LOD Expressions and Custom Grand Totals: Replacing Table Calculations and Self-Data Blends with LOD Expressions

I’ve been trying to figure out how to write about this one, I think I finally have a simple enough scenario to describe: In my world of healthcare delivery, I have things like different payors where I want to know what % of the population is covered by a certain payor (like Medicare and Medicaid), and I don’t really need to show anything about the rest of the population other than have the raw numbers available in the computation. Using Superstore, we can do a equivalent modeling of that using Customer Segment as a stand-in for a set of possible distinct conditions for each patient (Customer). So I want to know what % of total Sales are in a given Segment, being able to filter for any set of Customer Segment(s) I want, and show the sum of the % of total Sales for only my filtered Customer Segments. Ideally ending up with something like this:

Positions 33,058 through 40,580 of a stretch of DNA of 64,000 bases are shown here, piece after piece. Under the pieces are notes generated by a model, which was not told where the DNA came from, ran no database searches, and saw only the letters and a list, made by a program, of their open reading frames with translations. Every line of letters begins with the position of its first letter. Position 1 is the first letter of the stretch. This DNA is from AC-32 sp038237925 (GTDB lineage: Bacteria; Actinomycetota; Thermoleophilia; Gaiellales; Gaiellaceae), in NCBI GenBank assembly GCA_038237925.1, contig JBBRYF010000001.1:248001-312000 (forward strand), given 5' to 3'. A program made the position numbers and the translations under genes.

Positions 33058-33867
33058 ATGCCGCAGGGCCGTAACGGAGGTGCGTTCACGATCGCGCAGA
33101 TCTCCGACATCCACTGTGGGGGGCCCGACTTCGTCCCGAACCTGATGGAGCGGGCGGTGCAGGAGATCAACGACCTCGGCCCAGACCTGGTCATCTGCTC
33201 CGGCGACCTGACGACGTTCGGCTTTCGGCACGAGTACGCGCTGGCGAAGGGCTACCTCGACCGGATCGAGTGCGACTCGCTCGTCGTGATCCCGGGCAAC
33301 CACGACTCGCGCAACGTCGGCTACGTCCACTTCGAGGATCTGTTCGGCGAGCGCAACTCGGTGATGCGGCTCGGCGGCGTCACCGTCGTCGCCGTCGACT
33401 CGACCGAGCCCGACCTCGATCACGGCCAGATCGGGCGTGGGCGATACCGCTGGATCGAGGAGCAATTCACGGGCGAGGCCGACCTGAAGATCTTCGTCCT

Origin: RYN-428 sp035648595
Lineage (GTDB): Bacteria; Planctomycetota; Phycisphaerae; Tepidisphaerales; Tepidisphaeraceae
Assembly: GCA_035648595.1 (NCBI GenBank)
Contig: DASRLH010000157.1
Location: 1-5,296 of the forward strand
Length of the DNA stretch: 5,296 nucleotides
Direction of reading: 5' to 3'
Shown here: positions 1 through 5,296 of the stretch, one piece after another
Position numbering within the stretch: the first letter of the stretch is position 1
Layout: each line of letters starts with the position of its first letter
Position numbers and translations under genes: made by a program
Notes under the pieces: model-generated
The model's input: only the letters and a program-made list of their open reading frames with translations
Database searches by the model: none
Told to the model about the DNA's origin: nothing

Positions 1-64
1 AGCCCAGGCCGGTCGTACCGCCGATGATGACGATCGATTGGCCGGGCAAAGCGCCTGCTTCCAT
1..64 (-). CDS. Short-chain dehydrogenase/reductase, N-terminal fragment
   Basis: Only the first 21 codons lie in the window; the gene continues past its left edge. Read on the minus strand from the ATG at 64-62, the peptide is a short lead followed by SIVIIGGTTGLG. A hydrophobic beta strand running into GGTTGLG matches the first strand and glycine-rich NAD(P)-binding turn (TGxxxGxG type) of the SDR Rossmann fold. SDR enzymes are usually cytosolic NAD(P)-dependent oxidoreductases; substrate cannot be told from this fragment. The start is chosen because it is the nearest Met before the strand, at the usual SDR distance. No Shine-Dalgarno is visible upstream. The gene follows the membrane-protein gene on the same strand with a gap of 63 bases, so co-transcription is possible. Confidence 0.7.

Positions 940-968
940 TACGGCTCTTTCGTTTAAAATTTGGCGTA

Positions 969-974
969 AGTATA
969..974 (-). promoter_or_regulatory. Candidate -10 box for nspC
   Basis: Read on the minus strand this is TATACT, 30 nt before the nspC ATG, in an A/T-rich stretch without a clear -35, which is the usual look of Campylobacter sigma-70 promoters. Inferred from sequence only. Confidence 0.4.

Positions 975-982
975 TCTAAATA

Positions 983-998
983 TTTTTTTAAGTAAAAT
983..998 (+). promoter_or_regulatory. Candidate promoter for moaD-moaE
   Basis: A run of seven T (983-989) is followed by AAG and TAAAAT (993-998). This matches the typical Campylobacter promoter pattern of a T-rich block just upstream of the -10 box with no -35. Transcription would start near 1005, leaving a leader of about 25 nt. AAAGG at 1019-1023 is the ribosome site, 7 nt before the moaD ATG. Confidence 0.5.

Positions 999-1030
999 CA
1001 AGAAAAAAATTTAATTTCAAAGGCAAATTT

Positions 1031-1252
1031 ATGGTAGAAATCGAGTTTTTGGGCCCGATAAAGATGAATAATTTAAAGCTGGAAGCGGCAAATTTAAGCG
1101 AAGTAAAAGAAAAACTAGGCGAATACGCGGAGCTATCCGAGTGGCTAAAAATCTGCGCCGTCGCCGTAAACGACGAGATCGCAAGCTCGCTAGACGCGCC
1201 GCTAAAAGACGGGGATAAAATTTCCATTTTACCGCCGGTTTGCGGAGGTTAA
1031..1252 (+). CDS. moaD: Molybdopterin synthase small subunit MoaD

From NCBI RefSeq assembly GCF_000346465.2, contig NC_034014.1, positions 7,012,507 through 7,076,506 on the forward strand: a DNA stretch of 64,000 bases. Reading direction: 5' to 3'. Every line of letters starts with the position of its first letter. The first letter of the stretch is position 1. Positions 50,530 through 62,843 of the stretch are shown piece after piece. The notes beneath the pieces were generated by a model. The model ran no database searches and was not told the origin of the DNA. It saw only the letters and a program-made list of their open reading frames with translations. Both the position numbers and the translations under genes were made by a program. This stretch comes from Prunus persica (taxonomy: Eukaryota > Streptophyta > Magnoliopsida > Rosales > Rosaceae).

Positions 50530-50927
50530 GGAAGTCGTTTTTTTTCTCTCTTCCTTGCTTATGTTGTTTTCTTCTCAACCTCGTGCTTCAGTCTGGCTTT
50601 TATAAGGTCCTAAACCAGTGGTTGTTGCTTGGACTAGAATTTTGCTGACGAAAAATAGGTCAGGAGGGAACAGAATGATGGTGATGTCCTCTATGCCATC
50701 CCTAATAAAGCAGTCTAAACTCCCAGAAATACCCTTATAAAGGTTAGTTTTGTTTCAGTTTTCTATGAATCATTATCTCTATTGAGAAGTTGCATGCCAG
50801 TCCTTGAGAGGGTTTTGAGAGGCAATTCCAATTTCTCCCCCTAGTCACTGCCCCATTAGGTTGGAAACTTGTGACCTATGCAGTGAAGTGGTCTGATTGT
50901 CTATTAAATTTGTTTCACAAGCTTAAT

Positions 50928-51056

2015-06-17 07_52_51-Tableau - LOD and Grand Totals

Read on for how this goes from relatively difficult in earlier versions to relatively simple in Tableau version 9.

In Tableau v8 and earlier, we can build a table showing the % of total for each Customer Segment in 7 clicks: 2 to select Customer Segment & Sales, one more to drop them in the data drop field area, 2 to turn on a % of Total Quick Table Calculation, and 2 more to get Column Grand Totals. One more click and I’ve got a Quick Filter on Customer Segment and boom, the view isn’t working right, the totals have changed (Consumer shows 34.33% instead of the accurate 19.42%) and the Grand Total is still 100%, not the 56.57% I’m expecting.

2015-06-17 07_54_38-Tableau - LOD and Grand Totals
This often leads to a search on custom grand totals, and there we find that Tableau’s two-pass totals don’t work for table calculations. Or maybe we try going the table calculation filter route by creating a LOOKUP(MIN([Customer Segment]),0) calc and then find that it doesn’t affect the Grand Total because table calculation filters don’t affect the Grand Total computation. So the detail rows are accurate in this version, but the Grand Total still shows 100%.